Students perform Shakespeare in unexpected locations
By Jane Cavalier, The Dartmouth Staff
Published on Tuesday, July 24, 2012
Huddled at the center of the Green last Friday at 9 p.m., Paul Marino ’04 stood with a small group of students in Theater 65: Drama in Performance, to plot their next place of attack. Marino’s eyebrows furrowed as he looked around for an unsuspicious crowd.
“We’re right on their tails,” Marino said, giddy with the thrill of the chase.
Their game, however, was “pop-up” Shakespeare — Act 3, Scene 2 of “Julius Caesar,” to be precise.
Marino pioneered performing Shakespeare on the subway in New York City as a busking act in 2011, an art that he has since brought to London and Berlin. Busking refers to the practice of musical or artistic performance in a public space, usually while asking for money. Invited by the Hopkins Center, Marino returned to Dartmouth this past weekend for HOPFest to work with Theater 65 students on performing scenes from “Romeo and Juliet” and “King Lear,” among others, in surprising places around campus.
“In New York, there is a culture of subway performance — break dancers, mariachi bands, preachers,” Marino said. “I took that space and what was already happening there and introduced something new. Performing theater on the subway as buskers was novel.”
While students performed alongside Marino without asking for money, they still had the experience of transforming a space of isolated individuals into an engaged community of onlookers, Marino said. This is the concept that most inspires Marino’s work, he said.
“I am impressed by the notion of taking a space and an unsuspecting gathering of strangers and uniting them as an audience organically without the conventions of a theater,” Marino said.
Ben Page ’12, who performed Mark Antony’s monologue from Act 3, Scene 2 of “Julius Caesar,” was initially hesitant when he learned he would have to command an audience outside the boundaries of a theater.
“My first reaction was a mixture of excitement and nervousness because it’s one thing to perform in front of an audience who gathers to see you, it’s another to stand up in front of a group of people and to perform when they really have no idea what’s going on,” Page said. “I didn’t know how people were going to react.”
Another difference in the audience’s reaction outside of a theater is the humor in otherwise tragic scenes, Page said.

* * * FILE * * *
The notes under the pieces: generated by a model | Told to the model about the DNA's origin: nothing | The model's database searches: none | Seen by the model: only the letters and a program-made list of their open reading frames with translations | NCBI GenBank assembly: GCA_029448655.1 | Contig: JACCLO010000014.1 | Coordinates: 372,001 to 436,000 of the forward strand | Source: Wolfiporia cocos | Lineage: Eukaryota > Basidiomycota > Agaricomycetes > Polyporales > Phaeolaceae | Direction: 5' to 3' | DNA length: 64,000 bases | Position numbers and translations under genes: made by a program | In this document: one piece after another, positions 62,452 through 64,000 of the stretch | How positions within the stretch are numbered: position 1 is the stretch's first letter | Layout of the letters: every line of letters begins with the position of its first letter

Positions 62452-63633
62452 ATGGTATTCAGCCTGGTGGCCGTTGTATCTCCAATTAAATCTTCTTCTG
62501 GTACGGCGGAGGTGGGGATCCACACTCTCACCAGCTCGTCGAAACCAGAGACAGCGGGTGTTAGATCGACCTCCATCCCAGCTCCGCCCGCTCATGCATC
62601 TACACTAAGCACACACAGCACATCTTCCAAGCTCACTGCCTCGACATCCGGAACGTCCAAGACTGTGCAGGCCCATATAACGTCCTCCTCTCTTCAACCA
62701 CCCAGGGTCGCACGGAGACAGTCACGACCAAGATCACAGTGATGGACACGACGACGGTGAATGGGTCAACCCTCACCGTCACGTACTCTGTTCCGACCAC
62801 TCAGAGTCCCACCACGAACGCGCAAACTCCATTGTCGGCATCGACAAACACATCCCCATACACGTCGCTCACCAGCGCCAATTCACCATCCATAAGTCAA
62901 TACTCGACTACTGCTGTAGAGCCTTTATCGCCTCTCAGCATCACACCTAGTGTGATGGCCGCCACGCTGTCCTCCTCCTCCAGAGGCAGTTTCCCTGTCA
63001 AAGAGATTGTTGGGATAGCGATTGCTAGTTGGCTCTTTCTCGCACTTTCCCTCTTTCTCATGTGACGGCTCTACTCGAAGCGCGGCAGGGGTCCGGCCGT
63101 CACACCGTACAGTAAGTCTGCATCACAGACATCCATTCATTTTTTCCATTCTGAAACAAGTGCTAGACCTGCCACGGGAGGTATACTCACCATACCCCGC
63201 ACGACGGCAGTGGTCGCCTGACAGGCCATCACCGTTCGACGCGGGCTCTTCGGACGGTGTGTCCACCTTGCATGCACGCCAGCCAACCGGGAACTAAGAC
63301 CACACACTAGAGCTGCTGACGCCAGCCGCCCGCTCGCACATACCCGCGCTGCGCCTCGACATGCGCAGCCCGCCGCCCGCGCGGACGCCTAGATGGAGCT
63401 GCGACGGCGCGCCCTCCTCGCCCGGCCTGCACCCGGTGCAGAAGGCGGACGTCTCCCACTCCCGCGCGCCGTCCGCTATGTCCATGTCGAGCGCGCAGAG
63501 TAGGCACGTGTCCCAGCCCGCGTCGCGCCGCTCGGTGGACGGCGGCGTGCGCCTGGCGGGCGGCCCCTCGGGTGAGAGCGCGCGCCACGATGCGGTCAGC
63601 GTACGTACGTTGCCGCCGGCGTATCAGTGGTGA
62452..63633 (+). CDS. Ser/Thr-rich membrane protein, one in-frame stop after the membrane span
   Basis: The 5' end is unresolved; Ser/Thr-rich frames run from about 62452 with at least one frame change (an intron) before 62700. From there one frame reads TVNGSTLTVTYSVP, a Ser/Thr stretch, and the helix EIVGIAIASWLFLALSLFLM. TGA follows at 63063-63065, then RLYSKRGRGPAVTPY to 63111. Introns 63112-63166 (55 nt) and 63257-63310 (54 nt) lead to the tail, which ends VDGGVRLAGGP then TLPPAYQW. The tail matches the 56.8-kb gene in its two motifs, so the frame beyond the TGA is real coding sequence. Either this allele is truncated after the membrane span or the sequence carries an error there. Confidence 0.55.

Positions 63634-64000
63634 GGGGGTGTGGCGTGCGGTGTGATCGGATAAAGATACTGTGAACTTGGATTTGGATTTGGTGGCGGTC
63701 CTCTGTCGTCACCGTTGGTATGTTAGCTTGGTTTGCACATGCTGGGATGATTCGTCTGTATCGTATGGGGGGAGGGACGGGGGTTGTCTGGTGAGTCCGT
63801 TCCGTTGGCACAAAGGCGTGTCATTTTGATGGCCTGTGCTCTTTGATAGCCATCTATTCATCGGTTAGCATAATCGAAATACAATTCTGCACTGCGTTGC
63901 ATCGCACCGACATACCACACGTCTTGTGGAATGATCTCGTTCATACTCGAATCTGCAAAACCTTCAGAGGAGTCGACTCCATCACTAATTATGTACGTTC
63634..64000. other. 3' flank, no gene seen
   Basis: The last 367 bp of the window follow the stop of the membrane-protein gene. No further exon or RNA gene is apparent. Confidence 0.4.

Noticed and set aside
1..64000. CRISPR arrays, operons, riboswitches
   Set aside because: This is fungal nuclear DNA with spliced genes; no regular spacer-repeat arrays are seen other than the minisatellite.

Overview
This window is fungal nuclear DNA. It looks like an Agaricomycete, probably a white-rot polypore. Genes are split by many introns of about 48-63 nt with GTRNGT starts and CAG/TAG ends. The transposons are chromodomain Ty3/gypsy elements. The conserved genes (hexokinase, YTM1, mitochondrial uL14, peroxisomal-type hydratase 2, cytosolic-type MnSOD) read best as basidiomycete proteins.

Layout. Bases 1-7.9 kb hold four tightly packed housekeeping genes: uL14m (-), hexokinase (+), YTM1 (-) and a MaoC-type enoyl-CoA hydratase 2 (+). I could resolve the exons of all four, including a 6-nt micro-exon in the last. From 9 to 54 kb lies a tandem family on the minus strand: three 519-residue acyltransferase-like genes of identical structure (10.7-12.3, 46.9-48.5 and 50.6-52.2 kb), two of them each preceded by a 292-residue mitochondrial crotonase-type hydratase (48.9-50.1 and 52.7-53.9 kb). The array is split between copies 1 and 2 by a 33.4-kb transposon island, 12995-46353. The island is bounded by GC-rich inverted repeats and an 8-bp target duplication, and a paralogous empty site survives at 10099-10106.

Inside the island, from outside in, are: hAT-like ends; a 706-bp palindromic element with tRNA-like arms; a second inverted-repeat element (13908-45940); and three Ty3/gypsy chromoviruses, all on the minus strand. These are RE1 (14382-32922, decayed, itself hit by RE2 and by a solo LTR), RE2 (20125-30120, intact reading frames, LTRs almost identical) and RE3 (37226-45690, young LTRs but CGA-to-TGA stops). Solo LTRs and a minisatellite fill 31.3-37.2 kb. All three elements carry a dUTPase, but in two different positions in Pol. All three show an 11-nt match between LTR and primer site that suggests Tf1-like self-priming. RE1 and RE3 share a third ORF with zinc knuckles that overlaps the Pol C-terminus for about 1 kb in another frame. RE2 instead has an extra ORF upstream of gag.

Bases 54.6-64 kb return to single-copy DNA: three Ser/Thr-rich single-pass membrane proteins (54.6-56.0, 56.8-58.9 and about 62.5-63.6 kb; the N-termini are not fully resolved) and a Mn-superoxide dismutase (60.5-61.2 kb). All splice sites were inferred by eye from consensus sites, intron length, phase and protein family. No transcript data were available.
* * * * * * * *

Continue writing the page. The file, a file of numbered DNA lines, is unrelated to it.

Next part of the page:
“The last scene of ‘Romeo and Juliet,’ where the characters kill themselves, is, for lack of a better word, very sad if you’re seeing it in a theater,” Page said. “But if you do it on the subway, people laugh and cheer. If you start busting out Shakespeare, the reaction is more like amusement. It’s almost silly, and the juxtaposition of Shakespeare in [an atmosphere with no] Shakespeare is very dramatic, and people laugh and smile.”
The best scenes for pop-up performances often include fighting or death, Marino said. He looks to provide the audience with some sort of “finality” at the end of each performance, he said.
Sarah Peck ’14 played a servant in Act 3, Scene 7 “King Lear,” in which Cornwall gouges Gloucester’s eyes. Peck’s scene attracted an enormous crowd immediately due to its performed fight, after which her character, Cornwall, dies from being stabbed by Lear’s evil daughter Regan, Peck said.
When selecting scenes, Marino said he often opts for Act 3 and Act 5 because Act 3 holds the turning points, while Act 5 usually has a strong ending.
“I ask myself, ‘Does it have enough on its own that you don’t have to know the whole play and can be entertained without putting it into the context of the play?’” Marino said.
The very nature of surprise performances has a degree of drama in its own right, according to Marino. He described the excitement of jumping from G to L to F subway lines in New York and sprinting between cars to carry out another scene.
“The energy is palpable,” Marino said. “I always talk about it like ‘my fix.’ You get addicted to it. It’s like ecstasy. No other experience in my life has even come close to it.”
Audience reactions are typically positive, Marino said, a statement which proved true this weekend during HOPFest. Crowds encircled the Dartmouth performers, while children pushed their way to the front, enthralled by the absurdity and excitement of a surprise performance.
“The important thing is to be flexible and improvisational in blocking and more perceptive about the audience while you’re performing, so you can engage them as much as possible,” Peck said.
Busking on the subway remains illegal in most cities, but despite countless run-ins with police, “young and old, gangsters and intellectuals, people respond with respect to what we do,” Marino said. In London, Marino was even tipped by an undercover cop who would have otherwise shut down their performance, he said.
After each performance, “the audience and performers are all friends and you can talk to everybody in the car because you’ve really shared something with them,” Marino said.
Marino aims to accomplish the same sense of humor from this weekend’s performances in his subway career around the world. Whether through fake eyeballs to accompany the gouging of Gloucester’s eyes or the sheer absurdity of standing on a cube in the center of the Green reciting Mark Antony’s monologue, the performances brought together a diverse Hanover audience in appreciation of the bizarre and the hilarious.